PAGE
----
As I write this blog post I am 23 and my father-in-law is 72. There are many contributing factors to this age gap – my father-in-law had my husband later in life, and there is an age gap between myself and my husband. The end result is an entertaining inter-generational household where I’m technically young enough to be my father-in-law’s granddaughter (as my own grandfather was about two years older than my father-in-law).
What this means in practice is a slow, yet patient, approach to conversation. I don’t reference memes except to explain them in detail first; I keep my use of lingo to a minimum, and keep to topics where my father-in-law is interested. Gardening, literature, the news, etc.
There is also a semi-formal agreement that, in exchange for the assistance of my in-laws, I also lend a helping hand where it’s needed. While my in-laws are quite robust for their age (genetics and exercise has blessed them) there are cognitive leaps that modern technology has made in ways that leave them struggling to catch up. One such example is a general desire to use modern technology’s mobility despite not understanding how to use it.
Here is a general outline of a conversation I had with my Father-in-law on this topic:
Father In Law: I want to upgrade to a new computer so I can work while travelling.
(The dear owns his own company, and is very proud of his work).
FIL: I also want to get Microsoft Office but the company wants to charge me $300 for two programs.
Me: Oh, not a problem – if you have a business account you can just log in on your browser and…
FIL: …log in?
Me: Yes! You put your email address in the top bar, and your password in the bo-
FIL: I don’t have a password.
Then how do you access your email?
FIL: I just turn the computer on.
Me: Do you remember what you set as the password when you set up your business account?
Me: That’s alright then, you can re-set the password, and there should be link that lets you download the programs you need from the inte-
FIL: How does that work?
Me: Well, if you paid Microsoft for the Business suite of programs, there’s usually a copy for you to use on up to two computers, in case you get a new one – which is what you’re doing.
FIL: And I pay for it over the phone?
Me: No, no you can just download it to your new computer. You’ve already paid for a licence through your business account.
FIL: How do I download it if I don’t have the email program on my new computer?
Me: You log in on the internet.
FIL: The internet?
Me: Yes, the internet. Whatever you use to read the news.
What about OpenOffice? That’s easy to use, right?
Conversations like these are one of the reasons why my visits to the in-laws NEVER takes less than an hour. Each new topic requires an extra fifteen minutes of careful, clear explanation so I don’t end up confusing them. And, with my partner working full-time and my job generally allowing me work-from-home flexibility, I’m the one who usually undertakes this task in my free time. I guide my in-laws through what to do, step-by-step, because their stubbornness refuses to allow me to sit at their computer and give them a tutorial.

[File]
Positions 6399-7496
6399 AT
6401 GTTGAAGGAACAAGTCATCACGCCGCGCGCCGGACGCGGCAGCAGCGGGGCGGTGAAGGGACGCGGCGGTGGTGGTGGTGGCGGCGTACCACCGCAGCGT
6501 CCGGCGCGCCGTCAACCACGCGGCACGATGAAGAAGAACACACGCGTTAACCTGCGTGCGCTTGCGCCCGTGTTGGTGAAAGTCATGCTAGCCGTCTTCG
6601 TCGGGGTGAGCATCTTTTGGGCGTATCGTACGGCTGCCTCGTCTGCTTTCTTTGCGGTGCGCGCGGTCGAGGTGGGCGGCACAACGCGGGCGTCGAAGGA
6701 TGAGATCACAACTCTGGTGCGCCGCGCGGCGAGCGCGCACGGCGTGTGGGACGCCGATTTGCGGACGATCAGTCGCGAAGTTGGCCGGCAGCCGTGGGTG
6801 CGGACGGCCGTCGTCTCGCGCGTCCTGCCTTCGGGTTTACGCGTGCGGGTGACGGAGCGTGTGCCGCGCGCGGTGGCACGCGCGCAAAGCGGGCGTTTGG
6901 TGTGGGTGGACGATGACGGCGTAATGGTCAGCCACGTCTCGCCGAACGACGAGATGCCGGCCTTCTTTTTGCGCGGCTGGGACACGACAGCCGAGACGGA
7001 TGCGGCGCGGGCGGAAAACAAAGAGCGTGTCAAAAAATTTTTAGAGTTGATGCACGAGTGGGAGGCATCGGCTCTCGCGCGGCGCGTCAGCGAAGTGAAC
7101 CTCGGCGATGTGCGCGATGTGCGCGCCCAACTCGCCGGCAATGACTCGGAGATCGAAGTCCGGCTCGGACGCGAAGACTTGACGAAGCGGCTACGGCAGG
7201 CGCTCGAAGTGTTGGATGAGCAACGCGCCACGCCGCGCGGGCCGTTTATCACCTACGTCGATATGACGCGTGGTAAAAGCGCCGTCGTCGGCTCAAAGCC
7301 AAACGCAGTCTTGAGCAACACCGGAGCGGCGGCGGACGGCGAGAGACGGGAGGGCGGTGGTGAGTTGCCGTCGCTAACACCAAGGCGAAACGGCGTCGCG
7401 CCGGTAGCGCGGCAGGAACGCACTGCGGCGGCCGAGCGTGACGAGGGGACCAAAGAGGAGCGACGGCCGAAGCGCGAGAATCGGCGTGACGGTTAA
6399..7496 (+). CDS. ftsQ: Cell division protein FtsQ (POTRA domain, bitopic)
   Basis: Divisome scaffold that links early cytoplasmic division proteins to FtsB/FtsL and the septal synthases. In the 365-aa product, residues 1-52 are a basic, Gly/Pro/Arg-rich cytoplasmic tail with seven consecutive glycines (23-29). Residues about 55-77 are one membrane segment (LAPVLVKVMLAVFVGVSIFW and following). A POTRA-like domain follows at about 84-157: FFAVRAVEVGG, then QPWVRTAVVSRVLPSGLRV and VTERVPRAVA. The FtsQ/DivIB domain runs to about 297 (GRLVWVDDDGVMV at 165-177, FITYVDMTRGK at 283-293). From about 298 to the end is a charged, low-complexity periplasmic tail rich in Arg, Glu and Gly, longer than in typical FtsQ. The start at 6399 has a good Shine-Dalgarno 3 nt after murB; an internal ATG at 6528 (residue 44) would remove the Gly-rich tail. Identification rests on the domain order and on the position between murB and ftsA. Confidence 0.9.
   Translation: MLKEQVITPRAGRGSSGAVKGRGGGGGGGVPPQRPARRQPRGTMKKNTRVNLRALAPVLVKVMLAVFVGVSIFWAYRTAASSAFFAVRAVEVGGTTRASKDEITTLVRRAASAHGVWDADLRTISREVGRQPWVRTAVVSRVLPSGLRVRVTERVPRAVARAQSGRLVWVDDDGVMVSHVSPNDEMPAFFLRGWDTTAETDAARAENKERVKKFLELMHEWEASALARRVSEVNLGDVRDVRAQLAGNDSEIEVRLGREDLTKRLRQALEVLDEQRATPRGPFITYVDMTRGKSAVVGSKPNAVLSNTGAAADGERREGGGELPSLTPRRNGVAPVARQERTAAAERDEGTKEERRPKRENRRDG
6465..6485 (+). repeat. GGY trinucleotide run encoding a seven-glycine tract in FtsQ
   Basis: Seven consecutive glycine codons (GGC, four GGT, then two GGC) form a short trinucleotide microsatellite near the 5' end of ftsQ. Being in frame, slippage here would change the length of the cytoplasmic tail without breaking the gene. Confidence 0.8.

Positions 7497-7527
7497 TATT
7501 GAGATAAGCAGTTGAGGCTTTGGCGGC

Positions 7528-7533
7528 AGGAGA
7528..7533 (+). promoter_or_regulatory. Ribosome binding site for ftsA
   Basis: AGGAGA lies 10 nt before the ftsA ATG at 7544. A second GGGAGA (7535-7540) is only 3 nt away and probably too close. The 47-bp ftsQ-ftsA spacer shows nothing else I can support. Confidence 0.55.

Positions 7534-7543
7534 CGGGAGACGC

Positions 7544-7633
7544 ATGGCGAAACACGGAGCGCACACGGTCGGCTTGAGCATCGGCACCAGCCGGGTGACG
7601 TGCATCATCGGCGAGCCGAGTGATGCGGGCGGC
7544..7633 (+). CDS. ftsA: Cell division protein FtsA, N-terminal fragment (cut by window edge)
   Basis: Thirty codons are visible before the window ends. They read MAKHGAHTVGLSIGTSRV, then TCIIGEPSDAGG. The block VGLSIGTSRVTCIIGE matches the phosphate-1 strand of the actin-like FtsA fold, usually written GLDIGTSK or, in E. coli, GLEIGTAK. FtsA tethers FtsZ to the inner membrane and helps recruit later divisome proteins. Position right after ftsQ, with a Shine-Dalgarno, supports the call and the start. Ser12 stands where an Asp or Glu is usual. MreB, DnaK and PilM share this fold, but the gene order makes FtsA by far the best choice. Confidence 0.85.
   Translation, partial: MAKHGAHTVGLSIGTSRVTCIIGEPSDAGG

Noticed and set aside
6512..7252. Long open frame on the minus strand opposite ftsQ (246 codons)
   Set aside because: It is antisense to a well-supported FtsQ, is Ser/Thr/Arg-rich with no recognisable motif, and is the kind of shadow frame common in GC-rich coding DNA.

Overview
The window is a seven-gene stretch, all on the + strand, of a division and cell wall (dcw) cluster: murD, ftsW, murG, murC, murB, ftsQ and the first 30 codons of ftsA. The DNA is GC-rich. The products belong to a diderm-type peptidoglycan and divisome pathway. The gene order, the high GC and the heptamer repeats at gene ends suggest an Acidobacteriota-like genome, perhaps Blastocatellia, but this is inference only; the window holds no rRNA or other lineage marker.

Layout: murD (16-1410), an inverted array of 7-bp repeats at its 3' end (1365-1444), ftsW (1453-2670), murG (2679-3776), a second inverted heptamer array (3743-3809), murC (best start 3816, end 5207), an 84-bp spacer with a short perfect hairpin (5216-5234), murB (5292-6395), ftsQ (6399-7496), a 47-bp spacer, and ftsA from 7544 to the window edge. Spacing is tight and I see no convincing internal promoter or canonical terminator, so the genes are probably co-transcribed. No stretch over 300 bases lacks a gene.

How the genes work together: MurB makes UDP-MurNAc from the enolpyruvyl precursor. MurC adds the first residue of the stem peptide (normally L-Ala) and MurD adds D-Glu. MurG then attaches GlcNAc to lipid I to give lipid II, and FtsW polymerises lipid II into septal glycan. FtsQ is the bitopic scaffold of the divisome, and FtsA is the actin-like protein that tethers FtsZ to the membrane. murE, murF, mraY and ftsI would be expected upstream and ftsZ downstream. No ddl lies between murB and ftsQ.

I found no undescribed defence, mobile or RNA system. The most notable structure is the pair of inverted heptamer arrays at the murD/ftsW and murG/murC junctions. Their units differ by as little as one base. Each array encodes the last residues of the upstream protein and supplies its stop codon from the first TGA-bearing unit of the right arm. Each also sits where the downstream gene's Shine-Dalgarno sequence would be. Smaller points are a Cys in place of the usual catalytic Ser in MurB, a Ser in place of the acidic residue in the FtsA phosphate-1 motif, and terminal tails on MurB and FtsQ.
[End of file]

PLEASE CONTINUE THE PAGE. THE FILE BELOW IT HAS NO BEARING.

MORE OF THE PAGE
Not to complain – but it is very effort-intensive. Hence why I tend not to visit the relatives until I’ve had my coffee.
So far I’ve talked to them about Wifi, the difference between a phone and a tablet (which got very taxing when they found out about Phablets), the difference between a laptop and a tablet, the difference between mobile data and wifi, the difference between Google Docs and Microsoft Office, what a database is, what a server is, and the concept of Twitter over Facebook.
They usually throw their hands up in the air by the end, only for me to return the next week with the topic in question being implemented in my absence. After the conversation about Wifi, I arrived at their house to find that they had installed a wireless router. After explaining the difference between a phone and a tablet, I arrive to find that they both had new phones. It seems – sometimes unwittingly – I’m some sort of consumer advisory that informs their purchasing choices. It’s part flattering, and part worrying, to consider that my opinions can drive their decisions to invest in technology.
I do tip my hat to the efforts that my family goes to, for the purpose of learning and engaging with the world around them. Too often I have seen older people withdraw from everything they don’t understand only to be left out of the fun. I am sincerely happy that they continue to try and ‘keep up with the times’, even if they are small steps like ‘A TV that can play YouTube videos like a computer!‘. Now, my Father-in-law can watch all the documentaries he wants without constantly asking myself or his son to ’email him a link’ to watch on his computer screen later.
Kudos to you, FIL, and may we have many more tech conversations in the future.